US Culinary School Draws Students from Around the Globe

 US Culinary School Draws Students from Around the Globe

In 1946, when the American military returned from the World War II, a small vocational culinary institution was established for veterans in the northeastern United States.  Today, it is called the Culinary Institute of America – with three campuses in the United States and one in Singapore.  More than 12 percent of the student body is from outside the United States.


It may be the finest school of its kind in the world.  Sitting on high ground with the picturesque Hudson River below is the Culinary Institute of America’s main campus.  Approximately 2,500 students, including 300 from 48 countries, enthusiastically participate in an unusual academic and vocational process.

Brendan Walsh, the dean of the school, explains what it provides for students.

“The experience that the student receives in just the first two years is one of giving them that kind of, what we like to call grit… that grit of working a restaurant environment, being able to use your critical thinking skills in order for you to be able to accept and look at all different kinds of challenges,” he said.

There are various culinary disciplines, like the school’s science lab where students learn how ingredients change the functionality of food preparation.

Haya Emman, from Pakistan, is immersed in the experience.

“What’s the function of an ingredient? Why do we use it? What’s the purpose of this ingredient? What does it do for your food?  Does it give flavor?  Does it give texture?  Does it give color?  You know, and that’s what now food is about,” says Emman, who expects to open a restaurant in Karachi.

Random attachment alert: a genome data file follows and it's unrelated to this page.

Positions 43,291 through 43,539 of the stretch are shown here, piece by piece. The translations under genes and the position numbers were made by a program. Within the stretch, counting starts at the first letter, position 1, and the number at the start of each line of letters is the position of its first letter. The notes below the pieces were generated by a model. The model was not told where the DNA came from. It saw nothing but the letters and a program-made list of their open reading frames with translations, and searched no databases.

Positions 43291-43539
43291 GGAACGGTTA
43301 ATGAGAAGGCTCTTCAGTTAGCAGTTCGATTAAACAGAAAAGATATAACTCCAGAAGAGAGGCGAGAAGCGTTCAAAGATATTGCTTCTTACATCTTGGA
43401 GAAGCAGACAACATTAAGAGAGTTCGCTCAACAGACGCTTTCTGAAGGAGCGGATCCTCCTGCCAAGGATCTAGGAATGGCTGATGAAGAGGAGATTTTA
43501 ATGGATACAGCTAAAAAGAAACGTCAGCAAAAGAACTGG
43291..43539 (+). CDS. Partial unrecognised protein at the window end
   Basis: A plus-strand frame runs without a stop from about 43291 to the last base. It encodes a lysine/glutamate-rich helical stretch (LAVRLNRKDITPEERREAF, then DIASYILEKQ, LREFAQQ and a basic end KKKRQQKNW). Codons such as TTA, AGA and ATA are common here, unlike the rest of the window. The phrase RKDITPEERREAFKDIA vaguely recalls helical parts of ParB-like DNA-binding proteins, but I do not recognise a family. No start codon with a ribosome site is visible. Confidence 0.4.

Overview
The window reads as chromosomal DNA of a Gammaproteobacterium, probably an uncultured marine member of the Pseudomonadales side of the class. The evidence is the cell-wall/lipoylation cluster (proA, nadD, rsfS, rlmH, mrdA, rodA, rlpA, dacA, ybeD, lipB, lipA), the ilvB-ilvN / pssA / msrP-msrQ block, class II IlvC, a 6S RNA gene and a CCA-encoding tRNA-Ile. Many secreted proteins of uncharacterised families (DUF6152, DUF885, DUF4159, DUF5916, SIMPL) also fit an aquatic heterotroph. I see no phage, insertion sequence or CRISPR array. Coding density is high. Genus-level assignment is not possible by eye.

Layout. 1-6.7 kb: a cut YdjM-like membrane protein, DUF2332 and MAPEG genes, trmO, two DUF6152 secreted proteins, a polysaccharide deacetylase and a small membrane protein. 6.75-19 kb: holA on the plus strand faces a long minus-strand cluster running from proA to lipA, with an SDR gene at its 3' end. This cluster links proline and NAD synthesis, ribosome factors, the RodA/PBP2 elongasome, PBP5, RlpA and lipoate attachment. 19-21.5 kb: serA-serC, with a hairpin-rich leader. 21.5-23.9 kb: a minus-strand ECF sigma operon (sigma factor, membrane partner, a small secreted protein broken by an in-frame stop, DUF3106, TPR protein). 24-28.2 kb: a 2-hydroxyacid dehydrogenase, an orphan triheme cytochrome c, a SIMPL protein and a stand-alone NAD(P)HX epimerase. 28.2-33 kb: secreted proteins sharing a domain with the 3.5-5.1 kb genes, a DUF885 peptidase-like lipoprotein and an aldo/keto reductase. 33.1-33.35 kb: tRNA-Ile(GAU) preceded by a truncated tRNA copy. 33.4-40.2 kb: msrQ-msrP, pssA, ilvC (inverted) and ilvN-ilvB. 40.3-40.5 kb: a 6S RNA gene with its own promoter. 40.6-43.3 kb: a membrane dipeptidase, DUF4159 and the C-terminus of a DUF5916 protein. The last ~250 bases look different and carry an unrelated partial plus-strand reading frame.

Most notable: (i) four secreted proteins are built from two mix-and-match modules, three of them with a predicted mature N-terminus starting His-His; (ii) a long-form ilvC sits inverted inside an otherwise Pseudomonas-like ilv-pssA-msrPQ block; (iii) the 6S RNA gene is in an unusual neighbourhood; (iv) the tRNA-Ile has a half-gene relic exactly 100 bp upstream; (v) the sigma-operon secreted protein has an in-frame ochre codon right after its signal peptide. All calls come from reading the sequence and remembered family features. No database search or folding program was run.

Emman’s fellow lab student, Regina Ardura, is from Mexico City. Her career goals go in a different direction.

“I would love to work at a test kitchen or also, another option I am considering, is working at a winery, developing wines,” she said.

In order to be a chef you have to understand  ingredients or how to work a dining room, or making the food presentation something special or know how to make ice cream at tableside.

“So as I add more liquid nitrogen, it turns into ice cream, it freezes it more.  This is the consistency of the ice cream right now,” explains one student.

And, as for Crystal Tan from China, baking and pastry art is what she enjoys most.

“Baking is fascinating.  With simple ingredients we can make people happy.  And, that’s what makes me very interested in learning how to bake,” she said.

She says wants to travel the world and try to work in all sorts of pastry shops, incorporating the various cultures and ingredients.

Chef instructor J.J. Lui, from the Isle of Man in the United Kingdom, makes a bold prediction about culinary art in the U.S.

“In five or six years time there will be no need for any American chef to go overseas for the benefit of culinary training… American chefs will be able to run and own three-Michelin-star restaurants by attending programs such as we hold here,” Lui said.

The institute’s other two U.S. campuses are in San Antonio, Texas, and in St. Helena, California, in the state’s wine country.